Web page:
Advocating for Your Hospitalized Loved One During COVID-19
Sitting bedside and visiting with a loved one while they are hospitalized or in a skilled nursing facility (SNF) has been suspended during the COVID-19 pandemic. Many patients are having to navigate the healthcare continuum without the comfort of a loved one or family member physically with them. This lack of real-time patient support, comfort, and advocacy is raising concern and may be resulting in negative health outcomes.
Here are two important ways you can remain in touch and stay informed of your loved one’s plan of care during COVID-19:
- Phone calls are vital – Make sure to call at least daily and more than once a day, based on your loved one’s health condition and situation. If your loved one is unable to communicate (e.g. because of a stroke, coma, respirator), ask for the case manager or social worker assigned to their case.
- Video chats when and where possible – FaceTime on iPhones, Google Chat, Skype, Zoom video chats, and even Marco Polo (which allows you to send and receive video clips) allows you to see and hear your loved one. If the patient does not have the technology necessary or the ability to work the technology, ask the social worker/case manager if they can provide it and assist your loved one.
Here is information you will want to gather if your loved goes into the hospital or SNF:
- Who is the attending physician?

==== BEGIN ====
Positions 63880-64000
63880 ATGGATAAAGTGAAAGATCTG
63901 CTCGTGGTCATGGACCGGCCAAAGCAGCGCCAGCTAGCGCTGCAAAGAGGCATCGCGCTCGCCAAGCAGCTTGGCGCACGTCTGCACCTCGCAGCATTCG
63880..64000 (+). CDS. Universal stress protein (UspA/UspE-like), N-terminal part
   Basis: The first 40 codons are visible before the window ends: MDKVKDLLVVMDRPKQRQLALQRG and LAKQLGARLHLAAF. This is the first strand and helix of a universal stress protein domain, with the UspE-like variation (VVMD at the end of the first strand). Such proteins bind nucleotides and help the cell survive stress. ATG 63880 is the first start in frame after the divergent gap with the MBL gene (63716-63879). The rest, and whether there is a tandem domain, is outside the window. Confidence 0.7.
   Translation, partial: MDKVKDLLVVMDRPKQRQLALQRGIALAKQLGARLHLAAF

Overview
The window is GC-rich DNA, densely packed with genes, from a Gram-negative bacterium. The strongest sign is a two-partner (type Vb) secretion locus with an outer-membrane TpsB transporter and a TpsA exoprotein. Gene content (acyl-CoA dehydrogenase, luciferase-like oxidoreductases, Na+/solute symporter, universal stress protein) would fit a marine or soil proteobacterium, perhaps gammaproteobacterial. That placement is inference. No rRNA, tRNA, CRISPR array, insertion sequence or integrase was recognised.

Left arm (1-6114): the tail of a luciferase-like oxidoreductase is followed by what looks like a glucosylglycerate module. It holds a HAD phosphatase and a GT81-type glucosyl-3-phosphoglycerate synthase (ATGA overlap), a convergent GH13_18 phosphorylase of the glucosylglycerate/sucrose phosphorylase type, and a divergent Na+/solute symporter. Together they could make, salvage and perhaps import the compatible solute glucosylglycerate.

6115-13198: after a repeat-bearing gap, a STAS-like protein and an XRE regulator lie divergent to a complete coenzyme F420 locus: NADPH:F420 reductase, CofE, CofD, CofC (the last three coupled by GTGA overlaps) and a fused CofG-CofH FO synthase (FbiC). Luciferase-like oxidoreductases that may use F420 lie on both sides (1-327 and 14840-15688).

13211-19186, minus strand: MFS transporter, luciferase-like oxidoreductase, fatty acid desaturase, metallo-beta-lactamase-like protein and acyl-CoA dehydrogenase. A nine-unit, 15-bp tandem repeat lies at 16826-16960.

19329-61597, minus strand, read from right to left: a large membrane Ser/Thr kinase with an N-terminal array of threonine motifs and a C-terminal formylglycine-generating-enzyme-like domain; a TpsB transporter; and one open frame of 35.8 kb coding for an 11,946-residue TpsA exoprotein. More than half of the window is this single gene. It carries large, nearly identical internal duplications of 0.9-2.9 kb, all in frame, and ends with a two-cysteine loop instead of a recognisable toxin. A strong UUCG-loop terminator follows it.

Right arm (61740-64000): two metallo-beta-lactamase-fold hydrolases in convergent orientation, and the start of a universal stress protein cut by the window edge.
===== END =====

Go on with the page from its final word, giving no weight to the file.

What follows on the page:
- What room number and/or bed is your loved one currently in?
- What is the direct phone number for your loved one’s room (or bed, if more than one patient to a room)?
- Who is the case manager, social worker, or discharge/transition planner assigned to your loved one’s case? If this person changes daily (which happens in some healthcare systems), ask for the main phone number for the Social Work/Case Management department so you can speak directly to a person when calling.
- Appoint one person to be the “point person” for the hospital or SNF to contact. Multiple calls to the healthcare facility by numerous family members or friends will only confuse the situation and potentially create a “he said/she said” environment.
To help keep track of information, create a binder where you can document the important things like diagnoses, dates, times, procedures, and conversations. In the binder, make notes, create reminders, and keep track of any additional and pertinent information regarding your loved one’s care. Keep this in hand when speaking to anyone at the hospital or SNF. Request a daily call from someone – either the attending physician or social worker/ case manager – to provide your “point person” a regular update. Don’t be afraid to ask questions!
Your hospitalized loved ones do not have to be alone during this time of no-visitation policies. A phone call does wonders to shift the mood; a video chat can lift both the sender and receiver’s spirits, allowing you to see how your loved one is faring while away from you. With a few additional logistics and a comprehensive plan to stay in touch and informed, your loved one will hopefully be discharged in no time!
About the Author
Kie Copenhaver, MA, RHIA, CSA, RCFE
Kie Copenhaver is a Certified Senior Advisor with CarePatrol in San Diego County and has over 20 years of experience in the healthcare field. She currently holds a master’s degree in Sociology/Gerontology, is a Registered Health Information Administrator (RHIA), and has her Residential Care Facilities for the Elderly (RCFE) Administrator license. Kie can be reached at (619)378-6897 or at email@example.com.
Last updated on March 1st, 2021 at 9:07 am - St. Paul’s PACE website H5629 2102